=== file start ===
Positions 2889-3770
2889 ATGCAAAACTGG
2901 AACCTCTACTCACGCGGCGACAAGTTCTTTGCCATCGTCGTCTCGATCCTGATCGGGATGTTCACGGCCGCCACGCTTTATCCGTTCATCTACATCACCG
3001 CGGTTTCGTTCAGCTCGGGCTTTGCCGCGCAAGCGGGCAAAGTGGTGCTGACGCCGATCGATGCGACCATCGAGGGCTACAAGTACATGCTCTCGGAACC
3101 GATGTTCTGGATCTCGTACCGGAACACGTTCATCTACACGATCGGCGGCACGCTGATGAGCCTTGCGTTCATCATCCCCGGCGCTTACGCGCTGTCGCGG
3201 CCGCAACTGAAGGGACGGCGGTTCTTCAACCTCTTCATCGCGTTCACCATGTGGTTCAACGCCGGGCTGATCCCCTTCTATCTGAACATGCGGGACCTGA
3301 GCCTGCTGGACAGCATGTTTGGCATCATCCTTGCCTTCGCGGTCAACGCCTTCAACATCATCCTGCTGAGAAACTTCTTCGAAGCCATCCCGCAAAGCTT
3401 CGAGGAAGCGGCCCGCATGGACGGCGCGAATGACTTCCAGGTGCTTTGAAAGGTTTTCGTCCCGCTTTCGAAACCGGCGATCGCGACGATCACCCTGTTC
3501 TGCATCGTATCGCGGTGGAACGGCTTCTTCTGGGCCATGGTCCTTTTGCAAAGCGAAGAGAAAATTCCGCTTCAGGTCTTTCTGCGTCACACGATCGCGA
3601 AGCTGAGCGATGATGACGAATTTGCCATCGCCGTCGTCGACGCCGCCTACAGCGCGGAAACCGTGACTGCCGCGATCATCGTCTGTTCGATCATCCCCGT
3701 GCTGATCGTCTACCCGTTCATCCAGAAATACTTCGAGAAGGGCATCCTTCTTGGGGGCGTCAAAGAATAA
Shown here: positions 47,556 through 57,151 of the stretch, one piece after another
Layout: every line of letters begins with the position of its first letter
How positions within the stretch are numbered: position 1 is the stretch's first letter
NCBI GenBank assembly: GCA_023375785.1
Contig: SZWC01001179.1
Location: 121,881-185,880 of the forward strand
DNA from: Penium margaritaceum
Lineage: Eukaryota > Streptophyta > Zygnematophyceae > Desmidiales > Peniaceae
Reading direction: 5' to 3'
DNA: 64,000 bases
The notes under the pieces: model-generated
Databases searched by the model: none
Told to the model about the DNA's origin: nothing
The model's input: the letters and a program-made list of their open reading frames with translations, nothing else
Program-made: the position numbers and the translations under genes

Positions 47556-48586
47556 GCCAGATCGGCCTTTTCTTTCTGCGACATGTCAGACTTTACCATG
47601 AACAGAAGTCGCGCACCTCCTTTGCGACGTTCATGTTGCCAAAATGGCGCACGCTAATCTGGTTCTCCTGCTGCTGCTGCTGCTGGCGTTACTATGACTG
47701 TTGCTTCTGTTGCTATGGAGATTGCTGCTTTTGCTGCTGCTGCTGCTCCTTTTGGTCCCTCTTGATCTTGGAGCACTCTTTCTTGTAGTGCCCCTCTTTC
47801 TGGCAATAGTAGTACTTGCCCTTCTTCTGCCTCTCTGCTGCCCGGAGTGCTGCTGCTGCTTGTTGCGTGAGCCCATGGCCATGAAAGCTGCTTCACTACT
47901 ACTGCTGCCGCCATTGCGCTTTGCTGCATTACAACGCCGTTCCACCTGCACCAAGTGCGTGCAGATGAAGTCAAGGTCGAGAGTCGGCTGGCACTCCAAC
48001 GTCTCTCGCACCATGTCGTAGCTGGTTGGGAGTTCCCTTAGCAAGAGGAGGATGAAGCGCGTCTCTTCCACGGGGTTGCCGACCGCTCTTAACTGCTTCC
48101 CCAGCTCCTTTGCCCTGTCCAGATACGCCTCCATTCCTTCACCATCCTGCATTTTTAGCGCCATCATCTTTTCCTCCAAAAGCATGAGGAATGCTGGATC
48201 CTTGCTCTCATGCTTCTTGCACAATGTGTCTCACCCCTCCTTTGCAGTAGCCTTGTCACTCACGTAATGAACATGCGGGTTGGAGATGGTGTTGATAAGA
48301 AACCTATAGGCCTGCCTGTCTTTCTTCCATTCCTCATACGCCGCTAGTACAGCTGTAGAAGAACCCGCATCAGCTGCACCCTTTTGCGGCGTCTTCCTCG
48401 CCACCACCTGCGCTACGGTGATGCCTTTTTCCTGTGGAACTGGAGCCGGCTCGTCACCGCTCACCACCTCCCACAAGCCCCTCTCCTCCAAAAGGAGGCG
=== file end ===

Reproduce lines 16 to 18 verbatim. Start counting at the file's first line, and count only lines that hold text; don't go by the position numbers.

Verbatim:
Contig: SZWC01001179.1
Location: 121,881-185,880 of the forward strand
DNA from: Penium margaritaceum